With memory, with love, with any strong emotion, there often come many-sided truths. The Alexandria Quartet, Lawrence Durrell’s experimental tetralogy of mystery, love, and espionage, explores memory and knowledge, contrasting in its story the love affair of a young writer with the recollections of other people. Anglo-Irish novelist, poet, translator, travel writer, and dramatist Lawrence Durrell (1912–1990) set the tale in Alexandria, Egypt, in the years before, during, and after World War II. The four volumes, Justine, Balthazar, Mountolive, and Clea, involve the same characters, but each narrator tells the novels’ complex saga from his or her own perspective and place in time—“stereoscopic narrative,” in the words of Durrell.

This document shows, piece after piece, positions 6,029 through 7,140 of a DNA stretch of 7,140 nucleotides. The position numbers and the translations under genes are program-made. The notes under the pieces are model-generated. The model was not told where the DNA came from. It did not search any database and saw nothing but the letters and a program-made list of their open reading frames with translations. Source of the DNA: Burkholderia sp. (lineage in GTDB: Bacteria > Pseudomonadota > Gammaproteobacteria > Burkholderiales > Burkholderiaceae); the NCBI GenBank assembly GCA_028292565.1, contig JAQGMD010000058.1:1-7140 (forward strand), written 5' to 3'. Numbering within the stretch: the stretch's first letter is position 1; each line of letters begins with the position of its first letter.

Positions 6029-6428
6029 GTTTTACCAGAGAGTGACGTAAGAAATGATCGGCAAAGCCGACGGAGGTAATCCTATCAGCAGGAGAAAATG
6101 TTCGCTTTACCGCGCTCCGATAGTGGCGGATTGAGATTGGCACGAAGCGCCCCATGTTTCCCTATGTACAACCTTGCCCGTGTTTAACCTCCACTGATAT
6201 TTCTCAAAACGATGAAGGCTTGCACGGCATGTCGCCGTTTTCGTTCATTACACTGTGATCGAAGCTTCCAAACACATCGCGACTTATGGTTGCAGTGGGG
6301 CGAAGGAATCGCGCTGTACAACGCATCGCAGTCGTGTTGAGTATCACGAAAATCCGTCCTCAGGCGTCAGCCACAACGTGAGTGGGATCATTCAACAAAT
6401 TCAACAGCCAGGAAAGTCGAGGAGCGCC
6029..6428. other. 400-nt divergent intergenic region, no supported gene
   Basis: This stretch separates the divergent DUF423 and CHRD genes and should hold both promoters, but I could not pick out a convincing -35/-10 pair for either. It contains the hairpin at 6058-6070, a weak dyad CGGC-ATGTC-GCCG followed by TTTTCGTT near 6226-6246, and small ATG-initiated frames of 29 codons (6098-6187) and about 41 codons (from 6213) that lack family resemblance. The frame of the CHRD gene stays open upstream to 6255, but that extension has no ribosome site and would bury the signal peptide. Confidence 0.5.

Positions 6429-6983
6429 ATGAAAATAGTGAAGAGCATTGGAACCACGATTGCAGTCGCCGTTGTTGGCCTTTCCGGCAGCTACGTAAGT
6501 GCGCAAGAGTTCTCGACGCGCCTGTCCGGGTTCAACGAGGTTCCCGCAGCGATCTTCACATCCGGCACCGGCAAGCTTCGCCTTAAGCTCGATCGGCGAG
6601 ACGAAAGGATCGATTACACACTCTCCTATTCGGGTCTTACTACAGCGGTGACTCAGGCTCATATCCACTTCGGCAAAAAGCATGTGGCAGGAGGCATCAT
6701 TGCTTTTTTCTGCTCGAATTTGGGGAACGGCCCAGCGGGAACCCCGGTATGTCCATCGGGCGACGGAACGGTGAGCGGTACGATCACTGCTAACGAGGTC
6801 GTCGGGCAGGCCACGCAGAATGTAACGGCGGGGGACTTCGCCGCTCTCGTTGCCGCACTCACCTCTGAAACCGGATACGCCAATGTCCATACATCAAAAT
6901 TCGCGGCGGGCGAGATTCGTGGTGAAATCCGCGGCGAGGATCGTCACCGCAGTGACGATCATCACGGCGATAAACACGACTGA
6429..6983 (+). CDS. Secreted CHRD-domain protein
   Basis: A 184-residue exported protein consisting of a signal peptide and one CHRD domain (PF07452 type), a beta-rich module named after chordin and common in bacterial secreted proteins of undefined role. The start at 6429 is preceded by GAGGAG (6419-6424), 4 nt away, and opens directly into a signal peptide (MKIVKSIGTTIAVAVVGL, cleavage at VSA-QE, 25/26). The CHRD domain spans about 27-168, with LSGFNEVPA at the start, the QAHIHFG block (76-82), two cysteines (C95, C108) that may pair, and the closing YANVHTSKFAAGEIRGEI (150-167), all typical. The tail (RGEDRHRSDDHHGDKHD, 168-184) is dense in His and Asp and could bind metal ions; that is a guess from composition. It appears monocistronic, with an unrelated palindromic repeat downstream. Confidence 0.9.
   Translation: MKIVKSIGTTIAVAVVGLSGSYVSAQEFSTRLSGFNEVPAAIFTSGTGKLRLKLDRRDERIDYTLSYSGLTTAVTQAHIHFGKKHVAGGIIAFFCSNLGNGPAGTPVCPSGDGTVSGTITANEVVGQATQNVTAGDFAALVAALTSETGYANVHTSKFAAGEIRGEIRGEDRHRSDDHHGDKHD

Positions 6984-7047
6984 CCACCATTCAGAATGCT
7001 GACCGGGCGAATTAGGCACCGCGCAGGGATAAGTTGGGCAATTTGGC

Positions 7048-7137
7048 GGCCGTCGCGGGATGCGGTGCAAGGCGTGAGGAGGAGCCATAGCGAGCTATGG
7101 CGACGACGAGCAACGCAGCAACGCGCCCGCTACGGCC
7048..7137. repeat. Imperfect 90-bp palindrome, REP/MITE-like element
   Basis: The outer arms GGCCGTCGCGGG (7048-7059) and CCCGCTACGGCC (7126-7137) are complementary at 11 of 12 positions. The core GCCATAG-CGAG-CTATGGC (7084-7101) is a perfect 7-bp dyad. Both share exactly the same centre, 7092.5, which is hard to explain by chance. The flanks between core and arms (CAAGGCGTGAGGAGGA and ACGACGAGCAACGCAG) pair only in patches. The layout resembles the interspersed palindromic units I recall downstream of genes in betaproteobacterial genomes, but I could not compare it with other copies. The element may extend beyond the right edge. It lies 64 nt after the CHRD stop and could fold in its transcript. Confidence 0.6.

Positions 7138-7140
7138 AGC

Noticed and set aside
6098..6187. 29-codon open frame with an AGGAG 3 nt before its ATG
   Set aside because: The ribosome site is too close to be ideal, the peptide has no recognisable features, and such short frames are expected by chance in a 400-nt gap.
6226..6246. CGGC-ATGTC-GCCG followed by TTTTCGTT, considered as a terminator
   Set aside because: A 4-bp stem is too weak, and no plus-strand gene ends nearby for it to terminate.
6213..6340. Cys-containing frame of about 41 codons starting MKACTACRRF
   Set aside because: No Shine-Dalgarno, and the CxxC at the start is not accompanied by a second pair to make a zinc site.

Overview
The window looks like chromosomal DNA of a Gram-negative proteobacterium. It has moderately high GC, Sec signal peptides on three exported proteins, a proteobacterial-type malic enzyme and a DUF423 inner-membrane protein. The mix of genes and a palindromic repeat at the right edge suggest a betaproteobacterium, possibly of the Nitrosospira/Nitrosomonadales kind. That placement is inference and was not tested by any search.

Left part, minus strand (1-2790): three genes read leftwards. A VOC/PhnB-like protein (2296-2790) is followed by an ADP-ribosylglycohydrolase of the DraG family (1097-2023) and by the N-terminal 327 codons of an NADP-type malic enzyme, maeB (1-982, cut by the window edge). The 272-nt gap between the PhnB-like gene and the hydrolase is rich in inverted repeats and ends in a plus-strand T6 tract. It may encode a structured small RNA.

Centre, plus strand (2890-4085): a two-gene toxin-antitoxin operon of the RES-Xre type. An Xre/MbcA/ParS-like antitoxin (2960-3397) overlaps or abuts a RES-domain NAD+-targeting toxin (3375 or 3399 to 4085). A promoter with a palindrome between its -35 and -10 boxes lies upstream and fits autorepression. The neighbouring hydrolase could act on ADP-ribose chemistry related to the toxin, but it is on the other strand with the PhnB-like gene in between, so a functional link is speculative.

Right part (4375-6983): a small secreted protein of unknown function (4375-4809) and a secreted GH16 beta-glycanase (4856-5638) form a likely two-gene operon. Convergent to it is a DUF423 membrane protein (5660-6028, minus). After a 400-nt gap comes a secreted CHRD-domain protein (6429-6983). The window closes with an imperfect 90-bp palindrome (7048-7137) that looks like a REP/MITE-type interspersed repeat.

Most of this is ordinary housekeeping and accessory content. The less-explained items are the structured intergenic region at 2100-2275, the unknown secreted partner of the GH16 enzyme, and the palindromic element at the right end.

What is the relationship between memory, place, and time? How should we define truth and knowledge? Does Durrell’s narrative approach better capture how we make different meanings from shared events? We’ll explore these questions and many more against the backdrop of a lushly written portrait of an ancient city. For more on what to expect, see Becca’s blog post Love in Stereo.
“We are all hunting for rational reasons for believing in the absurd.”
– Lawrence Durrell in Justine